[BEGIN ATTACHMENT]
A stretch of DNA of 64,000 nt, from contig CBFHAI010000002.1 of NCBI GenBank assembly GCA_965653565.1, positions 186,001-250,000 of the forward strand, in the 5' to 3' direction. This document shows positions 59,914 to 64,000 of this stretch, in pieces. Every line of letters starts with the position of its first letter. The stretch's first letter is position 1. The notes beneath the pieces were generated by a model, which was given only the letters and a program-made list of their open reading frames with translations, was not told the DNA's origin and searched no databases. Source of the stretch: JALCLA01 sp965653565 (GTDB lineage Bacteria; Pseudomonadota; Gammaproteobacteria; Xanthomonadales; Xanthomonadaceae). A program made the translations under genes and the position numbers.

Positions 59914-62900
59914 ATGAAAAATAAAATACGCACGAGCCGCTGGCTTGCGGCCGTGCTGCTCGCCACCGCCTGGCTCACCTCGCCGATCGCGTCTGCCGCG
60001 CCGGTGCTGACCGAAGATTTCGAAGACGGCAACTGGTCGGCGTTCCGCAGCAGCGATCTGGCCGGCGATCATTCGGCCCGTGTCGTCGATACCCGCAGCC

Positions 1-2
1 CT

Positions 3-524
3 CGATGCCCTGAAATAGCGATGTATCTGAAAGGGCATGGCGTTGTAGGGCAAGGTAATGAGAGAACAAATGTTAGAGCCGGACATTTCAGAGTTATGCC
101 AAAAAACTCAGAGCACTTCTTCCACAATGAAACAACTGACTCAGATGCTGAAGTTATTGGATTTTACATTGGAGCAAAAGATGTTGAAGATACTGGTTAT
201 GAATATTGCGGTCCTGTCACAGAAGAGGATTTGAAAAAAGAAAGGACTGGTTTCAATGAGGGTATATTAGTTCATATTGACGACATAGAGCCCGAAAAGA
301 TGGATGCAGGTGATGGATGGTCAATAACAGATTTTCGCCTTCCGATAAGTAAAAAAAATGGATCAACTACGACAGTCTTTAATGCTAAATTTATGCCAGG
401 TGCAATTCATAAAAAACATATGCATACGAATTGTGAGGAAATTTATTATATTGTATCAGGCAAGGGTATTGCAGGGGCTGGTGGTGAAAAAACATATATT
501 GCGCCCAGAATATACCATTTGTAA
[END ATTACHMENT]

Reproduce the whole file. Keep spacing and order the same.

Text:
A stretch of DNA of 64,000 nt, from contig CBFHAI010000002.1 of NCBI GenBank assembly GCA_965653565.1, positions 186,001-250,000 of the forward strand, in the 5' to 3' direction. This document shows positions 59,914 to 64,000 of this stretch, in pieces. Every line of letters starts with the position of its first letter. The stretch's first letter is position 1. The notes beneath the pieces were generated by a model, which was given only the letters and a program-made list of their open reading frames with translations, was not told the DNA's origin and searched no databases. Source of the stretch: JALCLA01 sp965653565 (GTDB lineage Bacteria; Pseudomonadota; Gammaproteobacteria; Xanthomonadales; Xanthomonadaceae). A program made the translations under genes and the position numbers.

Positions 59914-62900
59914 ATGAAAAATAAAATACGCACGAGCCGCTGGCTTGCGGCCGTGCTGCTCGCCACCGCCTGGCTCACCTCGCCGATCGCGTCTGCCGCG
60001 CCGGTGCTGACCGAAGATTTCGAAGACGGCAACTGGTCGGCGTTCCGCAGCAGCGATCTGGCCGGCGATCATTCGGCCCGTGTCGTCGATACCCGCAGCC

Positions 1-2
1 CT

Positions 3-524
3 CGATGCCCTGAAATAGCGATGTATCTGAAAGGGCATGGCGTTGTAGGGCAAGGTAATGAGAGAACAAATGTTAGAGCCGGACATTTCAGAGTTATGCC
101 AAAAAACTCAGAGCACTTCTTCCACAATGAAACAACTGACTCAGATGCTGAAGTTATTGGATTTTACATTGGAGCAAAAGATGTTGAAGATACTGGTTAT
201 GAATATTGCGGTCCTGTCACAGAAGAGGATTTGAAAAAAGAAAGGACTGGTTTCAATGAGGGTATATTAGTTCATATTGACGACATAGAGCCCGAAAAGA
301 TGGATGCAGGTGATGGATGGTCAATAACAGATTTTCGCCTTCCGATAAGTAAAAAAAATGGATCAACTACGACAGTCTTTAATGCTAAATTTATGCCAGG
401 TGCAATTCATAAAAAACATATGCATACGAATTGTGAGGAAATTTATTATATTGTATCAGGCAAGGGTATTGCAGGGGCTGGTGGTGAAAAAACATATATT
501 GCGCCCAGAATATACCATTTGTAA